As if toys stores aren’t hectic enough around the holidays, adding a few ghosts to the mix won’t help matters any. The afterlife doesn’t mean rest for the Lightbringer and her friends, and two of these friends are hunting down a rogue spirit in K.D. McEntire’s story today. After enjoying Elle and Lily’s antics at Toys ‘R Us, you can read more in LIGHTBRINGER by K.D. McEntire, available this November 15 from Pyr. If you can’t wait that long, Abigail’s review of the same will be here on November 8, to tide you over for that last week.
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Lily and Elle on Haunted Toys R Us
“I got a major beef with you, Pocahontas,” Elle said, poking Lily in the shoulder. “Level with me. First you’ve got us ankling down the 101 as if we ain’t got more important crap to do, like a couple of saps. Two, we’re on this wild ghost hunt because the Lightbringer don’t have the time to make said ghost beat it herself. Thirdly – and don’t think I don’t have a dozen more gripes tucked back here all nice and neat – you just agree and go? Not a bit of negotiation? What’s the matter, Pocahontas, you scared of the glowy-girl now? Or you like the taste of that glowing behind?”
“Elle,” Lily said patiently, checking first her bone knives and then the thin sliver of moon above, “to do a favor for one such as the Lightbringer is a great honor. And to perhaps free a soul in the process, such gallantry is to be much sought after, not ridiculed. Please, Elle, peace. Perhaps the reports are wrong. We may reach the-“
“The toy store,” Elle interrupted as a car whizzed by in the living lands. They’d reached the exit ramp closest to El Camino Real and while this stretch of the Never was a smooth stretch of highway and brush, cars dense with living heat rushed by, puffing up great gusts of dust and dirt. Debris on the side of the road danced. “The joke shop. The stacks and stacks of plastic junk piled up high so living johns can feather out the mazuma for their spoiled rotten little brats and take home another headache.”
“Such uncharitable words,” Lily admonished, “they are very unlike you. Especially in regards to the children.”
“Yeah, well, call me a regular ol’ Mrs. Grundy, Pocahontas, but I got a bad feeling about this. The Lighbringer’s steering us wrong here; we ought to mind our potatoes and let George do it. Head on home while the getting’s good.”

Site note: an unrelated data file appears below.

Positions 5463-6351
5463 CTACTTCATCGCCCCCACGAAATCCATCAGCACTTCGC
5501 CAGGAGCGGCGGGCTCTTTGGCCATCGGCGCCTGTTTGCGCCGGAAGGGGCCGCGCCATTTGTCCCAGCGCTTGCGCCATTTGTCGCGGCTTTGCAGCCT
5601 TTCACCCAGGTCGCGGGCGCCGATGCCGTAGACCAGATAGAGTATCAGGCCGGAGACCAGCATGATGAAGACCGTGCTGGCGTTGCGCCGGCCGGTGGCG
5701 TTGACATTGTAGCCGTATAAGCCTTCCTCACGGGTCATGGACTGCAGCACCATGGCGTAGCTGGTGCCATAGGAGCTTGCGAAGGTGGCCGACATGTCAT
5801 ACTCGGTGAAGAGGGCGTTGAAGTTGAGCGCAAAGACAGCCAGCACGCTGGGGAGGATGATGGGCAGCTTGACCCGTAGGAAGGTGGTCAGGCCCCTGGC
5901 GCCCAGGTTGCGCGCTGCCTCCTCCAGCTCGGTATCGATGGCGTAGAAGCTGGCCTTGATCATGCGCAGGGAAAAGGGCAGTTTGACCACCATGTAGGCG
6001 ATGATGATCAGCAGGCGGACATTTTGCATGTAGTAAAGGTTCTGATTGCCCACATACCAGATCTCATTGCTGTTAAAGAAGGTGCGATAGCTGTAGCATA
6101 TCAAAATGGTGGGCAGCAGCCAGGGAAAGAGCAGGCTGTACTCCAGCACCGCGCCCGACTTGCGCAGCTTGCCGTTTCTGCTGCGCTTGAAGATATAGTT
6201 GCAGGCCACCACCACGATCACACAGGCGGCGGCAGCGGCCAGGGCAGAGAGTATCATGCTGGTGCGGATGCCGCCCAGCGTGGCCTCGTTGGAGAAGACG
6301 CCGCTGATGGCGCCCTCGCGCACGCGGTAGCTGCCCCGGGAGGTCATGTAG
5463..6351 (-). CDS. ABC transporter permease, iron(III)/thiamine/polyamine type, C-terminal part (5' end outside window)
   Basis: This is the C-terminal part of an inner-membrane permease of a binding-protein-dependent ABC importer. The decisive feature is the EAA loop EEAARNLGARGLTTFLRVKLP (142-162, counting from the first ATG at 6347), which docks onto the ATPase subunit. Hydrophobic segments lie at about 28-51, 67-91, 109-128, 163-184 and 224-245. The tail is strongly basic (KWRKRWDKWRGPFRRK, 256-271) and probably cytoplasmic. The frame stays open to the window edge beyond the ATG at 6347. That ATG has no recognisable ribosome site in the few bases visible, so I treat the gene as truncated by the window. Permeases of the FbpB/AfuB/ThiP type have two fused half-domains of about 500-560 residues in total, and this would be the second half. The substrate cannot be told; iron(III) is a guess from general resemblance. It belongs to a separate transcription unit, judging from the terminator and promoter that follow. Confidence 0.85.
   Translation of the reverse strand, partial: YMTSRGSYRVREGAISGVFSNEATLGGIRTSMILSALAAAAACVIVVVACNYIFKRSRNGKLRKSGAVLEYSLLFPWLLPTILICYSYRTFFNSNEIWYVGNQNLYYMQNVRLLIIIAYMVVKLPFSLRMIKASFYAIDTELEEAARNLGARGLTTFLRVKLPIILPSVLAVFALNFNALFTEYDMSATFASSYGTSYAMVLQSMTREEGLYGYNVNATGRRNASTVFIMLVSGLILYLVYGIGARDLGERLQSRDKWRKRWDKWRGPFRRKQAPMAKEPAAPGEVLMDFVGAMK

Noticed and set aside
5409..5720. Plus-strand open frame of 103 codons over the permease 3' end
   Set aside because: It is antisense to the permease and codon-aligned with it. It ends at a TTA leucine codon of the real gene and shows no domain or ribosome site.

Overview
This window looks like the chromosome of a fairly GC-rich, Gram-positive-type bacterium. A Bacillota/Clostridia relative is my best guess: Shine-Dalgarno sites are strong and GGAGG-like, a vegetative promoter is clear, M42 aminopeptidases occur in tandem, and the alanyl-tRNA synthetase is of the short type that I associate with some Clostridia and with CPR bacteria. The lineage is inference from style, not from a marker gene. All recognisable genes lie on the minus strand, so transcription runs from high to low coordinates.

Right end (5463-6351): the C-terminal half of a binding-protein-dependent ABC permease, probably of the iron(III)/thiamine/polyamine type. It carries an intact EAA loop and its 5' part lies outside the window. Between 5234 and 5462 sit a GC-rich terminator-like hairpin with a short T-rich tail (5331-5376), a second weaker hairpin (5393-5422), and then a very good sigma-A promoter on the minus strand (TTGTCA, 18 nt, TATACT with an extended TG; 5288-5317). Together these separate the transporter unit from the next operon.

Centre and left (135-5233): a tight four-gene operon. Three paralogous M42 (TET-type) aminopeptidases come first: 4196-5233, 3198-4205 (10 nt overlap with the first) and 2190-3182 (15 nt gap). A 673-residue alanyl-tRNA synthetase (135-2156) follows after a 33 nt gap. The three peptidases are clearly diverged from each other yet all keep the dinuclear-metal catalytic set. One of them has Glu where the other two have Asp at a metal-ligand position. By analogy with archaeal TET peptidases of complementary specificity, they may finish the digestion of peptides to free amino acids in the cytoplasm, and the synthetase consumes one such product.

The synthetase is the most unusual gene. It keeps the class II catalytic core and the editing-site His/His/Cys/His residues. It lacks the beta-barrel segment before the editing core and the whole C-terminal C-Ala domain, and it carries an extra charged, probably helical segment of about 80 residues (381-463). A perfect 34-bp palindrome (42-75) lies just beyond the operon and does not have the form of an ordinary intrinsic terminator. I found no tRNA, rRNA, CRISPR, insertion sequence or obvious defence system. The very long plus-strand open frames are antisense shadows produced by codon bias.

They could see the straight lines of the toy store up ahead, glimmering with a faint silvery light even in the Never. “Your concerns are noted but we are nearly there. Calm yourself, Elle. If it pleases you, you do not have to approach him. I shall go alone.”
“Says you!” Elle snapped. “We’re a team. You go into the creepy store, I go into the creepy store.”
So many children had passed through those doors, spilling excitement and emotion throughout the store, that the shop was as solid as if it’d been built of brick and stone. It was impossible for the pair to slide through the walls, but thankfully there were still employees mopping the aisles. Lily and Elle waited until a teenage girl, drooping with exhaustion and carrying her vest loosely in one fist, clocked out and left through a side door. As they slipped in behind her they heard her car engine grind to life. There were other employees left – one boy was balanced on stepladders, stocking the Legos that another boy handed him from below, and the Barbie aisle had been left in shambles, a pink explosion of tulle and Ken dolls. The unlucky girl left to clean this mess sat on the floor with her head in her hands, a cell clutched to her ear.
“I just… Daddy, I just am really starting to hate Christmas,” she sniffled into the line, rubbing the palm of her hand against her cheek. “Everyone’s so rude!”
There was a pause and then, “I know, I know.”